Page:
Use this URL to cite or link to this record in EThOS: https://ethos.bl.uk/OrderDetails.do?uin=uk.bl.ethos.762224
Title: Conspiracy theory in Turkey : a comparative analysis of the 2013 Gezi protests and the 2016 coup attempt
Author: de Medeiros, Julian
ISNI:       0000 0004 7655 8799
Awarding Body: University of Kent
Current Institution: University of Kent
Date of Award: 2017
Availability of Full Text:
Access from EThOS:
Access from Institution:
Abstract:
'Conspiracy Theory in Turkey' can best be described as a philosophical reflection on the Gezi and Coup events, seen through the lens of Conspiracy theory. In particular, this means that both events are considered by virtue of the State response thereto, which in both cases was one of the accusations of conspiracy against the State. In order to 'compare' these two events on the level of the emergence of conspiratorial interpretations and 'paranoid' narratives, I propose a blend of 'framing theory' (as used primarily in the conflict analysis literature), as well as political thought on conspiracy theory (for example, Karl Popper and Charles Pigden1), with occasional inspiration taken from literary theory (in particular, the notion of 'reading' conspiracy for its own logics of power, rather than strictly speaking 'diagnosing' the social impact of conspiracy, I look into the conditions from which it arises and according to what logic and narratives it is perpetuated), critiques of post-modernism (Fredric James reading of 'contingency'2), and psychoanalytic theory (mostly Freudian, with some Lacanian concepts borrowed from Slavoj Zizek's work). I will now briefly break down each of these so as to explain their function within the overall thesis, keeping in mind that they are used to enhance what is at heart a work of comparative politics; that is to say, a comparative account of the role of conspiracy theory in the 2013 Gezi protests and 2016 coup attempt.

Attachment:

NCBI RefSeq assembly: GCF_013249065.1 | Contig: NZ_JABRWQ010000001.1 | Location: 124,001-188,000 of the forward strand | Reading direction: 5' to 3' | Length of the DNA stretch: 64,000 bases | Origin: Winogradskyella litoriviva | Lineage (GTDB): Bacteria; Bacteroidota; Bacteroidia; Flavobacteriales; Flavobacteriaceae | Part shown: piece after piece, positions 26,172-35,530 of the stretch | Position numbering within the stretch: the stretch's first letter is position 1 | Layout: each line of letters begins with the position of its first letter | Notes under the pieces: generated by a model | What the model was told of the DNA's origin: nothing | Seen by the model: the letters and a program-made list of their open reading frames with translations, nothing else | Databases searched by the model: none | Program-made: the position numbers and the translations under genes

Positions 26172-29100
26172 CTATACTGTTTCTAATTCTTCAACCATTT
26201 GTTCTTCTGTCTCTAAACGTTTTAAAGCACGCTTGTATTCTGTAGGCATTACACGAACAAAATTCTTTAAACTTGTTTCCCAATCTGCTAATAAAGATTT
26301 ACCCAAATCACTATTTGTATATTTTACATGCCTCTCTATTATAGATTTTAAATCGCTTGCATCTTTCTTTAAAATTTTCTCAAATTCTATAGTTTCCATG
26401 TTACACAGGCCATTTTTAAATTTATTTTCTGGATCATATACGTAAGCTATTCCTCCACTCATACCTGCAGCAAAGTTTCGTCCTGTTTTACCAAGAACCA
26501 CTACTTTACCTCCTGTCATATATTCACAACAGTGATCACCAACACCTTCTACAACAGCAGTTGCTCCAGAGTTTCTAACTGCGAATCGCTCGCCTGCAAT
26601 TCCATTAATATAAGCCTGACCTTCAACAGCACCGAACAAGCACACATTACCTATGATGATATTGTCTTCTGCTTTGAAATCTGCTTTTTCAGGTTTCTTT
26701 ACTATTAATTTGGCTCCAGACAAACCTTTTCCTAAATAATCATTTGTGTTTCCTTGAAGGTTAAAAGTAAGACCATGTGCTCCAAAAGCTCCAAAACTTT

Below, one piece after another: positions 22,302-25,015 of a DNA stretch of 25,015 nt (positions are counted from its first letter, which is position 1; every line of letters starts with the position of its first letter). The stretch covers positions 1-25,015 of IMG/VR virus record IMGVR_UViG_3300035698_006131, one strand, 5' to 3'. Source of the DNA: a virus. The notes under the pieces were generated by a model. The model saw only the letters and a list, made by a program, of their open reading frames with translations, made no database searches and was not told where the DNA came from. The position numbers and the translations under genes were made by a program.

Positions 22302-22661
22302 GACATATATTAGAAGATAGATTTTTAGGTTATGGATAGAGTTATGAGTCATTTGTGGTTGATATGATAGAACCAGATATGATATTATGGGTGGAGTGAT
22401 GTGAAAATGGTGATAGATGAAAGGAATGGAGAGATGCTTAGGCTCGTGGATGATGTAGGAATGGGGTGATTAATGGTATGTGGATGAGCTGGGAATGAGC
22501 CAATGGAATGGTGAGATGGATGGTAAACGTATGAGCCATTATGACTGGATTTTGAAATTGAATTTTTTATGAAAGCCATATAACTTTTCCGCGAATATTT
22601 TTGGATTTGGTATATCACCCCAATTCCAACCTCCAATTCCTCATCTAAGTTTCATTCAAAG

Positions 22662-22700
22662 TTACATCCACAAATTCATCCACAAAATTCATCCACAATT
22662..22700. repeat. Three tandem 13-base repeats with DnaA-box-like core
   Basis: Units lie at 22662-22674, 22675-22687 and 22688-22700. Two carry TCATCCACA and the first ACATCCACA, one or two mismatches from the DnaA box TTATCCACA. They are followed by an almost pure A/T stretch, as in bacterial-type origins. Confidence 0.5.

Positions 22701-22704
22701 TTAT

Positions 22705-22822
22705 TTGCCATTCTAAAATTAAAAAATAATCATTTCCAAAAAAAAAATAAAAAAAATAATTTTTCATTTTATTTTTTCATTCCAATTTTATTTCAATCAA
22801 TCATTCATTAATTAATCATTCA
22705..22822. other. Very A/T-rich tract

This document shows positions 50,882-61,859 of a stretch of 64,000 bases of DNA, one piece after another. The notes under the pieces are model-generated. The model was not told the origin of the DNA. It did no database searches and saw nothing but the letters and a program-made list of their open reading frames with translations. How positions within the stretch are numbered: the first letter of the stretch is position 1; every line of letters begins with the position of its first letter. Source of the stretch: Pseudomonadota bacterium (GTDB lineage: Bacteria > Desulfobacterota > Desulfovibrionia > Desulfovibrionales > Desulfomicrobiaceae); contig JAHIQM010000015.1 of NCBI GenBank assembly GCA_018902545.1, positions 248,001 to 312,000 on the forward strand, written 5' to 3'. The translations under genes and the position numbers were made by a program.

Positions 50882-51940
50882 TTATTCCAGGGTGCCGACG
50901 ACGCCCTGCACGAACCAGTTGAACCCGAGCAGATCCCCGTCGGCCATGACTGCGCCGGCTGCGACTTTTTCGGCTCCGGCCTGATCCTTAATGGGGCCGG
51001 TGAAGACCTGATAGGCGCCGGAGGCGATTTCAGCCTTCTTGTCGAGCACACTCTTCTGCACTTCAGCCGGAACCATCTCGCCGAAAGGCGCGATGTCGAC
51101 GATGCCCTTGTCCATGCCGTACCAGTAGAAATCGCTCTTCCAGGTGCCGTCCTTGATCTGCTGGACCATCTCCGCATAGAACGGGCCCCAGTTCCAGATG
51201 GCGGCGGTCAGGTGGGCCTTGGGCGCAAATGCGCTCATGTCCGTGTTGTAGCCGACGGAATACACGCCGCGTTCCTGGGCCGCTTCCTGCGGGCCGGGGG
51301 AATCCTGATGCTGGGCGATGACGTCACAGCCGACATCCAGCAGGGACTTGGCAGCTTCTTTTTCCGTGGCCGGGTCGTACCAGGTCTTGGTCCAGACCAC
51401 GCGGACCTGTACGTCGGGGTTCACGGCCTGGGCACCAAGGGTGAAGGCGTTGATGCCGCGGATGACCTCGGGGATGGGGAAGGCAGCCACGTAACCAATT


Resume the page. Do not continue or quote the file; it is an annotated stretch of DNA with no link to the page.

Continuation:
Supervisor: Loizides, Neophytos ; MacKenzie, Iain Sponsor: Not available
Qualification Name: Thesis (Ph.D.) Qualification Level: Doctoral
EThOS ID: uk.bl.ethos.762224  DOI: Not available
Share: